Lawsuit Against the Small Business Administration Regarding PPP Loans
In a further response to AGC pressure to restrict the use and ultimately require the Small Business Administration (SBA) to revise its Paycheck Protection Program (PPP) “Loan Necessity Questionnaire” — including the lawsuit that AGC filed against SBA on December 8 — the agency announced in early January that it is providing an additional 60 days for public comment on the questionnaire and “will submit any resulting amendments to the information collection to the Office of Management and Budget (OMB) for approval.”
The questionnaire is a previously secret form that the SBA is now requiring all borrowers of PPP loans over $2 million to complete as they apply for loan forgiveness. The purported purpose of the form is help SBA pass judgment on the certification that all borrowers had to make, at the time they applied for their loans, that “[c]urrent economic uncertainty makes this loan request necessary to support the ongoing operations of the Applicant.” The fundamental problems with the form are that it focuses on the way that the following months actually played out, that it establishes a variety of liquidity and other tests that borrowers could not anticipate – and that it provides little opportunity for borrowers to explain the real reasons for their economic uncertainty.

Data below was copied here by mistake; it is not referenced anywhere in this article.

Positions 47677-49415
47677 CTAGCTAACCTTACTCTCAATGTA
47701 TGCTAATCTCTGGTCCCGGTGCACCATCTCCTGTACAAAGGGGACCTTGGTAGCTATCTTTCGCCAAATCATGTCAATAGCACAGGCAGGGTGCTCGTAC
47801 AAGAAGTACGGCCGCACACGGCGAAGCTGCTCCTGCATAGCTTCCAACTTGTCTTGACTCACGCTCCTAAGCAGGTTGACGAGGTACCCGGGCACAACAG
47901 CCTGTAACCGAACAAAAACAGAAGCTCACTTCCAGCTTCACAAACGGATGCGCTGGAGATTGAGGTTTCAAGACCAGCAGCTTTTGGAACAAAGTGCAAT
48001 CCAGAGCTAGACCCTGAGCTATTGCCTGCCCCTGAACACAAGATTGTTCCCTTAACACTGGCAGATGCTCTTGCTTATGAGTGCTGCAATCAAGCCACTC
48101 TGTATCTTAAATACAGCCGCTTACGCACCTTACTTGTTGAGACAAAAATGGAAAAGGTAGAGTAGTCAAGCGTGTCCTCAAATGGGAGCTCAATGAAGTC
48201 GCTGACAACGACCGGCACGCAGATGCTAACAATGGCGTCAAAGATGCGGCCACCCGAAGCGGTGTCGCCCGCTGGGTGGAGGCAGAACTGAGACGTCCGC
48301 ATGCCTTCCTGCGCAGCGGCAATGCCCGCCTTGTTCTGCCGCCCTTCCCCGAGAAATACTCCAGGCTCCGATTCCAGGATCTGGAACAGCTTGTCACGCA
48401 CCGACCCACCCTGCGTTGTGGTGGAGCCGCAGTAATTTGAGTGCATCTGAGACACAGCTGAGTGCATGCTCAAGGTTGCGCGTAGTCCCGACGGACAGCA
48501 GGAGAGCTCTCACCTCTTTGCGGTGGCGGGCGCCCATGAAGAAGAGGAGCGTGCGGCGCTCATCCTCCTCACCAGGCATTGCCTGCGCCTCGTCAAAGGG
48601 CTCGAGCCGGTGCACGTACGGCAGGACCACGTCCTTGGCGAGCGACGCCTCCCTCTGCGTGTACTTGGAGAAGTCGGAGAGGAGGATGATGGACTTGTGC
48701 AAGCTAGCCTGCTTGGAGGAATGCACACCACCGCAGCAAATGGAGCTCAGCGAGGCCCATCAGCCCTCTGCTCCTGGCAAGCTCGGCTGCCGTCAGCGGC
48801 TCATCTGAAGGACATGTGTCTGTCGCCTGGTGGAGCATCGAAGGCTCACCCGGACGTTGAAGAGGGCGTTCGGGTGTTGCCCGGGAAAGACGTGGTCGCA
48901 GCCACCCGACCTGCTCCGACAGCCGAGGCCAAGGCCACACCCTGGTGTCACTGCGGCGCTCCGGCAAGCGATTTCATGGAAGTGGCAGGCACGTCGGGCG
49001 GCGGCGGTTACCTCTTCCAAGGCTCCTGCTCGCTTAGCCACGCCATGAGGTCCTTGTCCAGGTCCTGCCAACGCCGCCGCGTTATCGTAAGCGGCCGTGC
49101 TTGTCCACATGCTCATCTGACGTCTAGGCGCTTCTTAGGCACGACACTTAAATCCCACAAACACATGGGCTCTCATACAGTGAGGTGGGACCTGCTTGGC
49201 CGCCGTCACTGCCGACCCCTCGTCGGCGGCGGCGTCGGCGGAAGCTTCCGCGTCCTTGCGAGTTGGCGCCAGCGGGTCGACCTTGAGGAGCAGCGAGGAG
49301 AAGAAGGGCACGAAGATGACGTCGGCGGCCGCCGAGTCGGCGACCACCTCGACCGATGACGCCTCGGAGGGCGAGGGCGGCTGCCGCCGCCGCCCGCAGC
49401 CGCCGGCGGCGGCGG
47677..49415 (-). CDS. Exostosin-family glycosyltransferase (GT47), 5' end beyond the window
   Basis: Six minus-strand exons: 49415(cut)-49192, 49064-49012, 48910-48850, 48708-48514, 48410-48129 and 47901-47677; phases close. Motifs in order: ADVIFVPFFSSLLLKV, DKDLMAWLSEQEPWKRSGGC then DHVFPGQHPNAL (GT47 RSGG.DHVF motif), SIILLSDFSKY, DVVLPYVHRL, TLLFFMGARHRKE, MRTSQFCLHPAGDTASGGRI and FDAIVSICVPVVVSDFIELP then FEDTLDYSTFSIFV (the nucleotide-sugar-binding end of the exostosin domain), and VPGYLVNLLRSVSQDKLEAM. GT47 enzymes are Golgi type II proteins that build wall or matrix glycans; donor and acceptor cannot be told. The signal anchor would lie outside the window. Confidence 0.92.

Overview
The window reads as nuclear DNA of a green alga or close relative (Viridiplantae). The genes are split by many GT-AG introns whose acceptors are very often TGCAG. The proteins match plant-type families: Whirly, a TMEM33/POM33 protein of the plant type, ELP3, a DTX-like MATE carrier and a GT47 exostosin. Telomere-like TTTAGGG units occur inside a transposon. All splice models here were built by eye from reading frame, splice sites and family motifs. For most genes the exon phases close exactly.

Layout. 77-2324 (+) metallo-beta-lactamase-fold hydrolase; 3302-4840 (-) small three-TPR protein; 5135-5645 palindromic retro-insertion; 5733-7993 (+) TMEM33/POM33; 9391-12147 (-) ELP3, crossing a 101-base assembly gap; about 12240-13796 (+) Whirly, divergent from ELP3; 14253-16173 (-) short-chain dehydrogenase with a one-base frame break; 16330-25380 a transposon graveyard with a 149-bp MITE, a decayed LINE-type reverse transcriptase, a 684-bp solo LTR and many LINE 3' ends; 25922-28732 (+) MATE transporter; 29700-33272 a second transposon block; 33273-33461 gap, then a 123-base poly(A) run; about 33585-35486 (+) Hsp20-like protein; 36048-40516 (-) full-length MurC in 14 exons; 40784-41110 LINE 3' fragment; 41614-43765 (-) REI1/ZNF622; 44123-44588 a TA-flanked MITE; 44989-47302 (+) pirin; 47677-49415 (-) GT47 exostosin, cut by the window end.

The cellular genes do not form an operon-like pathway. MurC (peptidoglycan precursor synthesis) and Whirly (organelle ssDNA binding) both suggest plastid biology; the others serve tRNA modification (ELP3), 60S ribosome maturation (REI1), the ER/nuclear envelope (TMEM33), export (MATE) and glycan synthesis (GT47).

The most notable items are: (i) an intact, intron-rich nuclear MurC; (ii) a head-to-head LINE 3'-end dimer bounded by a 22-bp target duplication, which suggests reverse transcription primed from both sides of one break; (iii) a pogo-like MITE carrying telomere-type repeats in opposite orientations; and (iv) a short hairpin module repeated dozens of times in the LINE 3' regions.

Following several weeks of quite, but frank communication with federal decisionmakers, AGC filed its lawsuit against SBA in the U.S. District Court for the District of Columbia. The very next day, the SBA issued new guidance on the form, declaring that the agency does not intend to base its decisions solely or exclusively on a borrowers’ responses to the form and that the agency will only decide whether a borrower acted “in good faith at the time of [its] loan application.” The day after that, after months of insisting that it needed to keep the form secret, the SBA officially released the form, posting a copy on the agency’s web site.
AGC members that took PPP loans